Article by:
Jessica Archer

36 Campbell L. Rev. 253 (2014)

INTRODUCTION.  Parents across the nation are increasingly dissatisfied with public education. In growing numbers, they are turning to homeschooling as an alternative. From 1999 to 2012, the number of homeschooled children in the United States increased by seventy-five percent. Today, nearly 1.6 million children attend homeschools in the United States. In North Carolina alone, an estimated 83,609 children attended homeschools in the 2012–2013 school year. While the total number of homeschooled children nationwide is currently only four percent of all K–12 students, “the number of primary school kids whose parents choose to forgo traditional education is growing seven times faster than the number of kids enrolling in K–12 every year.” The number of homeschooled students in the United States is expected to continue to steadily increase in the near future. Researchers “expect to observe a notable surge in the number of children being homeschooled in the next 5 to 10 years[,]” both in terms of raw numbers of children in homeschools and in terms of the overall percentage of homeschoolers in the total elementary and secondary student population. This increase is expected because “(1) a large number of those individuals who were being home educated in the 1990s may begin to homeschool their own school-age children and (2) the continued successes of home-educated students” inspires newcomers to join this educational movement.

The North Carolina State Constitution requires that the General Assembly ensure all students, including the growing number of homeschooled students, receive an opportunity to a sound basic education—as defined by the Supreme Court of North Carolina in Leandro v. State—to enable them to be productive members in society. The General Assembly has opted to authorize homeschools and even funds particular homeschools with scholarship grants. But, the General Assembly does little to ensure that the children in those homeschools receive the opportunity to a sound basic education. This Article will address the conflict between a student’s state constitutional right to be educated and a parent’s constitutional right to “direct the upbringing and education” of her child, while recognizing that the State has a duty to “guard and maintain” the child’s right to an education under Article I, Section 15 of the North Carolina State Constitution. Ultimately, this Article will suggest that North Carolina’s homeschooling laws are not sufficient to ensure each homeschooled child’s constitutional right to the opportunity to receive a sound basic education, and thus, the State is failing in its duty. Part I of this Article will identify states’ interests, parents’ interests, and children’s rights in ensuring access to the opportunity to a sound basic education. After laying this foundation, Part II will demonstrate that parents’ “Pierceright” is not absolute when the State’s interests and a child’s rights are also at play. It will then establish the balancing of interests that must take place to determine the constitutional rights of homeschooled students versus their parents. In Part III, this Article will explore North Carolina’s existing laws on homeschooling and the potential burden these laws place on students’ constitutional rights. Finally, in Part IV, this Article will propose revisions to North Carolina’s homeschooling statutes that would ensure that all children in North Carolina, regardless of whether they are taught in a traditional school or at home, are afforded the opportunity to receive a sound basic education.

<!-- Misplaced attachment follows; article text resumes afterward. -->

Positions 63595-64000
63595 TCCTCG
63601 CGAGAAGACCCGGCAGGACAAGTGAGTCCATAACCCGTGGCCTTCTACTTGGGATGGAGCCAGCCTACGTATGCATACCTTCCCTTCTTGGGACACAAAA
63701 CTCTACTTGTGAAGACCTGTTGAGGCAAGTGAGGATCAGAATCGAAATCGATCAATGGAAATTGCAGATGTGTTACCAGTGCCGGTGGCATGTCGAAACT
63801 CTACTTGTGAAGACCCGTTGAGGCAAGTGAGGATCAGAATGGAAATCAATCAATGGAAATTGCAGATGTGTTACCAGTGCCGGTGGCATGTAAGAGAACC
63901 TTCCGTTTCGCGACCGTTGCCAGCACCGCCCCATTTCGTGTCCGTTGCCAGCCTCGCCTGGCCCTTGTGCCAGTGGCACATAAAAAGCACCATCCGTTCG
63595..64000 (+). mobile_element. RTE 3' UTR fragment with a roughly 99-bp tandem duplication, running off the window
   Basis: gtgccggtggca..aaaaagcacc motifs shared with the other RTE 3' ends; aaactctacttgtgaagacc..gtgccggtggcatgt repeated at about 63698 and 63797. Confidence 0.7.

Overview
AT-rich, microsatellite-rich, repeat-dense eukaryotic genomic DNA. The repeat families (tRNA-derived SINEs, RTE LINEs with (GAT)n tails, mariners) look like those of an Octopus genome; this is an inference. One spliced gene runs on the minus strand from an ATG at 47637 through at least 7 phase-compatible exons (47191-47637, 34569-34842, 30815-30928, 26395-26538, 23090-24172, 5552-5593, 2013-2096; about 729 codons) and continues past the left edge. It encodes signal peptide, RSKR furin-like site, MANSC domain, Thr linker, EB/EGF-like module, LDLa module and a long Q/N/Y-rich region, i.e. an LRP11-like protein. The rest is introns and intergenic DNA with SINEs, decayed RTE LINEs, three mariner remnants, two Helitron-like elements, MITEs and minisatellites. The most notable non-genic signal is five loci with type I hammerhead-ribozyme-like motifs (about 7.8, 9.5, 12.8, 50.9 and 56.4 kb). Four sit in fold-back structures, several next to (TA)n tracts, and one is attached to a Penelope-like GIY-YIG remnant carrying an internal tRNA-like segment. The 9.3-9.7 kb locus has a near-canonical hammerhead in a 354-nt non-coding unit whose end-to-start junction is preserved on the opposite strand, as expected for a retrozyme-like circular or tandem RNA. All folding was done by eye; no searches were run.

Download the full article.